Cast: Geoffrey Rush, Emily Watson, Sophie Nelisse, Nico Liersch, Ben Schnetzer
Running time: 131mins
The lowdown: Downton Abbey director Brian Percival brings Australian author Markus Zusak’s dark but cherished World War 2 children’s story to the big screen. Nelisse is the young girl forced to live with an elderly couple in Germany of the 1940s, and the Jewish refugee they’re hiding in the basement. As the war rages they all have more than just the bombers to fear as Nazi officials and informants are n ever far away. Not without problems, but a good introduction to WW2 in the tradition of The Boy in the Striped Pyjamas.
The full verdict: Chilling the prose of Markus Zusak’s The Book Thief is the fact that Death itself narrates the tale of young Liesel (Nelisse), guaranteeing there won’t be happy endings all round.
Brian Percival’s adaptation retains much of Zusak’s hefty source material (including that narrator), but the chill is replaced by a chocolate box prettiness, making it cousin to those respectable lit adaptations Chocolat, The Cider House Rules, Memoirs of a Geisha and The Reader. And Percival’s own episodes of Downton Abbey.
Where the film scores is in the faultless performances of the cast.
Nelisse, the result of an 8-month global casting call, is perfect as the German Anne of Green Gables, bringing late-in-life joy and worry to her foster parents Hans and Rose Hubermann (Rush and Watson, previously a married couple in The Life and Death of Peter Sellers).
Ben Schnetzer, who crashed off weight for the role, brings a desperate humanity to Max, the Jewish refugee fleeing Kristallnacht and hiding in the Hubermann’s basement. But, the real discovery is Nico Liersch as Rudy, matching Nelisse for charm and mischief as Liesel’s Jesse Owens adoring paramour and confidant.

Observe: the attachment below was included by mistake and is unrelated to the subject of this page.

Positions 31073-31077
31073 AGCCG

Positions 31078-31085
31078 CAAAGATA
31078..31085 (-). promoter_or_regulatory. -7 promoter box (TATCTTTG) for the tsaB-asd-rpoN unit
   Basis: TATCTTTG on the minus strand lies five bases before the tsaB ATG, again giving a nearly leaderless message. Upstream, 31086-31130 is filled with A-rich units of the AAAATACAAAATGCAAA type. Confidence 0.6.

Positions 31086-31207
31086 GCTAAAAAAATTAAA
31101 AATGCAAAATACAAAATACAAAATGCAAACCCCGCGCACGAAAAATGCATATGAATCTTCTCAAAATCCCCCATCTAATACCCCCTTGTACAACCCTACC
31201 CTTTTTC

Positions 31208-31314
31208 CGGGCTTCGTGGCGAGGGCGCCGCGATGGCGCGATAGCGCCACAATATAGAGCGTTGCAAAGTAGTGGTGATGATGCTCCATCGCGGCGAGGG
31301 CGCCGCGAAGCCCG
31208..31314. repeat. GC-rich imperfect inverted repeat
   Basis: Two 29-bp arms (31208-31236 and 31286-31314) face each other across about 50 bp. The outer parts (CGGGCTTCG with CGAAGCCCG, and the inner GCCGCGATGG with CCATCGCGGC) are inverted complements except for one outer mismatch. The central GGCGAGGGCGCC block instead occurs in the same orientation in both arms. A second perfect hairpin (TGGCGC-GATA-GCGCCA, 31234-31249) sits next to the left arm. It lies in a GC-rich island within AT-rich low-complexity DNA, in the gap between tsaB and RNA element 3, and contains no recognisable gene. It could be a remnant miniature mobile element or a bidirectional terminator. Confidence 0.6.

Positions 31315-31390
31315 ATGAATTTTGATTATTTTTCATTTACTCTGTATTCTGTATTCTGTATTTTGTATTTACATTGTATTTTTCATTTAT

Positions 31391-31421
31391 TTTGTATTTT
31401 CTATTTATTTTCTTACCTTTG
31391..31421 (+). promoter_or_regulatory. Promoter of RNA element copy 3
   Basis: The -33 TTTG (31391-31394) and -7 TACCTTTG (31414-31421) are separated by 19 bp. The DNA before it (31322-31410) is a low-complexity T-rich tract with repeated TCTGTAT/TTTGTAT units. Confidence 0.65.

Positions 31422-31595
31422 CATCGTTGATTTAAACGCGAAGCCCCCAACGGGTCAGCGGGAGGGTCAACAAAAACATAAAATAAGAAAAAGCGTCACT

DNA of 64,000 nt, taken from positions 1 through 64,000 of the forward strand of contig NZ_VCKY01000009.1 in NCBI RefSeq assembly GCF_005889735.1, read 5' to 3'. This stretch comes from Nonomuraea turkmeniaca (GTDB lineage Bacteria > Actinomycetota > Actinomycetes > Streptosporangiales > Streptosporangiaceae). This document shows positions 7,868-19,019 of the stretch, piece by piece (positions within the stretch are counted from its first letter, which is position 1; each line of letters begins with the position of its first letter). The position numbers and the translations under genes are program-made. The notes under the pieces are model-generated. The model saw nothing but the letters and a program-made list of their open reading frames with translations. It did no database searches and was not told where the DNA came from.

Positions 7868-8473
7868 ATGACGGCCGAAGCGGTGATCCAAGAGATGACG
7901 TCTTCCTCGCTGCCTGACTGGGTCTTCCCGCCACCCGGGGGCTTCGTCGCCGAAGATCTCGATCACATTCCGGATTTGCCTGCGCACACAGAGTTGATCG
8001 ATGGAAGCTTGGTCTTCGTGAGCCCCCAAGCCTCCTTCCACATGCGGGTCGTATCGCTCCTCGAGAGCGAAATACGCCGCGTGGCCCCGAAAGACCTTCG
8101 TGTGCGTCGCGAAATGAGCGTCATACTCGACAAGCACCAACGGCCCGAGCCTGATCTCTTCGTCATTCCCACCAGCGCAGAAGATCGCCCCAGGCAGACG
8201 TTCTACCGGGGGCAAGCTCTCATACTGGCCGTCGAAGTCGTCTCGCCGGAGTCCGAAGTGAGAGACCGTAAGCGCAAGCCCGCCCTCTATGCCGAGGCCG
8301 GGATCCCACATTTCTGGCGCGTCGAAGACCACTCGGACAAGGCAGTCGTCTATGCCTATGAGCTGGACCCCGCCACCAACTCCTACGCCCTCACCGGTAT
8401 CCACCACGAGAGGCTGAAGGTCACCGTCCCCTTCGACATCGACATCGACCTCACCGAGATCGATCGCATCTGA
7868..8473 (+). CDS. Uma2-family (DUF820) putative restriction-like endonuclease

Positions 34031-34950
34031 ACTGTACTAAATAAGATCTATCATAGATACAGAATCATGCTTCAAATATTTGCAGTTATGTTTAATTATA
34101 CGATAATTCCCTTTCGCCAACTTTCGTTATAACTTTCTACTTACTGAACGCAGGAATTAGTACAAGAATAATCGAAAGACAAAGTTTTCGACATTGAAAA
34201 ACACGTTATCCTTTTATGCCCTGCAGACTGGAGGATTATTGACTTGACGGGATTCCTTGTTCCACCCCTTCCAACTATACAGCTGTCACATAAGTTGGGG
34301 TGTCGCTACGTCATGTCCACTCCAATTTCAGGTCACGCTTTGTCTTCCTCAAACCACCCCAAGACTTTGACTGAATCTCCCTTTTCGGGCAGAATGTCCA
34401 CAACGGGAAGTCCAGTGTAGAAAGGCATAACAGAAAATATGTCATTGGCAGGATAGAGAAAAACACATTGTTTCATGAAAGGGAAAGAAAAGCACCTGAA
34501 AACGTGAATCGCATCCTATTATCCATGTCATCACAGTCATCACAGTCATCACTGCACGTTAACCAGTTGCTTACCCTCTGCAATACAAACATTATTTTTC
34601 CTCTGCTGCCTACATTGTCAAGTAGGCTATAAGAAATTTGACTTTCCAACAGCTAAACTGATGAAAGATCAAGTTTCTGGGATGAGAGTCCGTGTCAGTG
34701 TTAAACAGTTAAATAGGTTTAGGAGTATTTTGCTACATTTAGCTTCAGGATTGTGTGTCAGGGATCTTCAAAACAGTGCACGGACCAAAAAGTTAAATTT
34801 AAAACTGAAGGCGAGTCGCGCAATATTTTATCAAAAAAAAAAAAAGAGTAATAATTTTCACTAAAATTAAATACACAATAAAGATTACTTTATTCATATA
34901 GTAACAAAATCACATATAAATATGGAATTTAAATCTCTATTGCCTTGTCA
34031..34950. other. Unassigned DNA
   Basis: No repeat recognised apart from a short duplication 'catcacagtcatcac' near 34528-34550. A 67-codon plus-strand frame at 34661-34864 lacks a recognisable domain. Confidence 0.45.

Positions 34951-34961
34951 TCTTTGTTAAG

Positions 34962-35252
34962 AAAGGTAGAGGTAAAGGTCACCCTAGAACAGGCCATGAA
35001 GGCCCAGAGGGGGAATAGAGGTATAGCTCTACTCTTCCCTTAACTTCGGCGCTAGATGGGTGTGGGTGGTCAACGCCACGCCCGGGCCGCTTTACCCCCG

Percival matches moments of wonder (Hans introducing the illiterate Liesel to the joy of reading, a cellar-bound snowball fight) with effectively staged set-pieces (a Nazi book burning, a school song whose words suddenly turn hateful), illustrating how optimism is essential in the most poisonous of surroundings.
Bringing this qualified idealism to crooked-grinned, bittersweet life is Rush’s Hans, a man quietly outcast by acquaintances for not joining the Party and whose remorse at an act of quick, but dangerous heroism captures ever-present fear in a fascist state.
But, while an accessible entry point to WW2 for younger viewers and never less than watchable for adult audiences, The Book Thief is ultimately too Oscar showreel polished for its own good.
That it only received a lone nomination for John Williams’ lush score suggests a little more darkness and a little less gloss may have better served the story.